The penultimate design in the V-boat series was laid down at Portsmouth in June 1930 and emerged as USS Dolphin (formerly V-7, SS-169) two years later. With a length of 319 feet and a displacement only a little more than half that of her three predecessors, Dolphin was clearly an attempt to strike a happy medium between those latter ships and earlier S-class submarines, which were little more than large coastal boats. The general arrangement of propulsion machinery was identical to that of V-5 and V-6, but even with a surface displacement of only 1,718 tons, Dolphin’s scaled-down main engines – 1,750 horsepower each – could only just deliver the surface speed of the larger ships, and her endurance and torpedo load-out were much reduced. Interestingly, however, Dolphin’s size and weight were very nearly ideal for the range and duration of the war-patrols that became customary in the Pacific during World War Two, and indeed, the war-time Gato (SS-212), Balao (SS-285), and Tench (SS-417) classes had similar dimensions.

Photo caption follows The one-of-a-kind USS Dolphin (formerly V-7, SS-169) displaced only half as much as her three predecessors, but her scaled-down engines could produce no more surface speed than that of the larger ships. Although she served only briefly as a combatant during World War II, Dolphin’s size and weight were essentially adopted for the Gato, Balao, and Tench classes
that bore the brunt of the fighting.

Early in the war, Dolphin herself made three patrols from Pearl Harbor without notable distinction, and her deteriorating material condition soon led to restricting her to training duties – first in Hawaii, and then in New London for the duration of the war. She was decommissioned in October 1945 and sold for scrapping a year later.

Cachalot and Cuttlefish
the Last of the Breed

Even before V-5 and V-6 had been completed and V-7 laid down, submarine officer opinion had begun to shift in favor of smaller boats similar to Germany’s 1,200-ton U-135 design from World War One. Then, when the London Naval Treaty of 1930 for the first time imposed international limits on total submarine tonnage, the incentive to build smaller ships became especially compelling.5 The result was the two smallest submarines of the V class, USS Cachalot (originally V-8, SS-170) and USS Cuttlefish (originally V-9, SS-171), funded in fiscal year 1932. At 271 feet overall and only 1,130 tons surface displacement, Cachalot and Cuttlefish were even smaller than the T-boats of 15 years earlier. The engineering plant consisted of two innovative, MAN-designed, compact main engines supposedly capable of delivering 1,535 horsepower each, plus a single diesel generator rated at 440 horsepower. Although the boats approached 17 knots on trials, the new MAN engines failed repeatedly from excessive vibration and were replaced in 1938 by General Motors diesels with reduction gearing.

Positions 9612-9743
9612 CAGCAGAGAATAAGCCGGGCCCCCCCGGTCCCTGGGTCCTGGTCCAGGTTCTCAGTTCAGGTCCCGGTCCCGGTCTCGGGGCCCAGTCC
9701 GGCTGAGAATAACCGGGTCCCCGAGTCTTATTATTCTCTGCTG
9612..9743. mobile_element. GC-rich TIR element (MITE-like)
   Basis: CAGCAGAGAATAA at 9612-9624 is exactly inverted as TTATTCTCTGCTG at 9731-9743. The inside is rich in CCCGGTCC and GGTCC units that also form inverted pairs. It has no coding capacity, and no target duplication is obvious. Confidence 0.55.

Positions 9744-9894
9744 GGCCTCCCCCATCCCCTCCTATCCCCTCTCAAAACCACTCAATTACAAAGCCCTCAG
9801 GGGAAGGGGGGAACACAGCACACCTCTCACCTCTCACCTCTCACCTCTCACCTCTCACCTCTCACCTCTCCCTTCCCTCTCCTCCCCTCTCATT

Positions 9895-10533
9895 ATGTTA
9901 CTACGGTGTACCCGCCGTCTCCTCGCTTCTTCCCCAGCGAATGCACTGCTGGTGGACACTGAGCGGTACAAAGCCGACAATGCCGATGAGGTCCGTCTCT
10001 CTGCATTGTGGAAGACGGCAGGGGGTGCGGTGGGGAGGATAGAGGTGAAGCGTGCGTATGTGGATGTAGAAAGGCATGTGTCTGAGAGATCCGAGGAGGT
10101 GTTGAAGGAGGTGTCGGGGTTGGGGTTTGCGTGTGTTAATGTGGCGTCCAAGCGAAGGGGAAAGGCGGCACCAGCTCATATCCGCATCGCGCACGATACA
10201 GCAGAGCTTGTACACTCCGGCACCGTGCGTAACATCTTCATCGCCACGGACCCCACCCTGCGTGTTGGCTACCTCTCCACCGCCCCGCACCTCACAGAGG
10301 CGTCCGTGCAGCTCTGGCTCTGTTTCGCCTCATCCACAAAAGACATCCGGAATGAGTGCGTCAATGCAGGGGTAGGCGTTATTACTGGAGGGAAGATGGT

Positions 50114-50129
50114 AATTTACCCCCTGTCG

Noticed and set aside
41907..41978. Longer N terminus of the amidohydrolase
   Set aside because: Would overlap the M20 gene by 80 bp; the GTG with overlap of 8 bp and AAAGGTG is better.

Photo caption follows
The last and smallest submarines of the V-class were USS Cachalot (formerly V-8, SS-170) and USS Cuttlefish (formerly V-9, SS-171), launched in late 1933. At only 1,130 tons surfaced, they were severely limited in speed, endurance, and weapons load, and they made only a few war patrols in World War II before being relegated to training duties. Significantly though, Cuttlefish, shown here, was the first submarine in a decade built in a commercial yard – Electric Boat – and the only member of the V “class” not built by the government.

Perhaps of most interest was the Navy’s assignment of Cuttlefish to the Electric Boat Company, the first submarine award to a private yard since the last of the S-class boats in 1921. Accordingly, Cuttlefish differed from her Portsmouth-built sister, Cachalot, in many respects, including more spacious internal arrangements, the first installation of air conditioning on a U.S. submarine, and the first partial use of welding (vice riveting) in hull fabrication. Moreover, Cachalot and Cuttlefish served as the first test beds for the Mark I torpedo data computer that revolutionized underwater fire control in the mid-1930s.

Unfortunately, because small size severely limited their speed, endurance, and weapons load, neither boat was successful under the conditions of the Pacific war. Each did three scoreless war patrols in the central and western Pacific, and Cachalot did one in Alaskan waters, but by late 1942, it was clear both were out-classed and worn out, and they finished the war at New London as training ships. The two were decommissioned in October 1945 and broken up several years later.

In Retrospect…

By today’s standards, the Navy’s exploitation of the congressional “fleet-boat” authorization of 1916 to build five vastly different submarine designs in a series that ended only in 1934 may seem surprising or even disingenuous. However, as the only U.S. submarines built during an entire decade of shifting and often-contradictory operational concepts, the nine boats of the V class could hardly have been expected to be homogeneous. But the relative freedom that the Navy was granted to try so many novel submarine approaches in so few years may only have been matched subsequently in the initial era of the nuclear-propulsion program. Except for Narwhal and Nautilus – and there for unexpected reasons – none of the V-boats achieved significant success either in peacetime or under combat conditions in World War Two. But the willingness to experiment – or perhaps it was only shooting in the dark – that produced the V class in all its interesting variety paid off handsomely in a host of lessons-learned that were quickly applied to the subsequent succession of true “fleet-boat” designs – Porpoise, Shark, Salmon, Sargo, and finally, Gato – that brought us “silent victory” in the Pacific.

Dr. Whitman is the Senior Editor of UNDERSEA WARFARE.

Bibliography:

Alden, John D., The Fleet Submarine in the U.S. Navy, U.S. Naval Institute Press (1979)
Blair, Clay, Jr., Silent Victory, J.B. Lippincott Company (1975)
Dictionary of American. Naval Fighting Ships (DANFS), “Submarines” (1959-1991)
Friedman, Norman, U.S. Submarines Through 1945 – An Illustrated Design History, U.S. Naval Institute Press (1995)
Milton, Keith M., Subs Against the Rising Sun, Yucca Tree Press (2000)
Weir, Gary E., Building American Submarines, 1914-1940, University Press of the Pacific (2000)

Notes:

1 In 1920, the Navy adopted a numbering scheme that distinguished between coastal and general purpose boats, designated “SS”; and fleet boats, designated “SF.” Accordingly, T-1 through T-3 were originally designated SF-1 through SF-3, and V-1 through V-9 were designated SF-4 through SF-12.)

2 In accordance with the numbering scheme described in the preceding note, V-4/Argonaut was also designated SM-1 at one time, indicative of her mine-laying role.

3 The Navy experimented with seaplanes on submarines with a prototype hangar installation on USS S-1 (SS-105) during the mid-1920s. How-ever, the resulting increase in scouting capability was significantly offset by several additional dangers to the host submarine, and the initiative was dropped.

4 Maschinenfabrik-Augsburg-Nürnberg (MAN) was a German firm that built many of the engines used in German U-boats during World War One. Subsequently, the U.S. Navy purchased the rights to build MAN diesels domestically for their own submarines.

5 The restrictions of the London Naval Treaty were one factor in the disposal in 1930 of T-1, T-2, and T-3, which had been laid up for nearly a decade. But by special agreement, Argonaut, Narwhal, and Nautilus were exempted from the treaty limitations.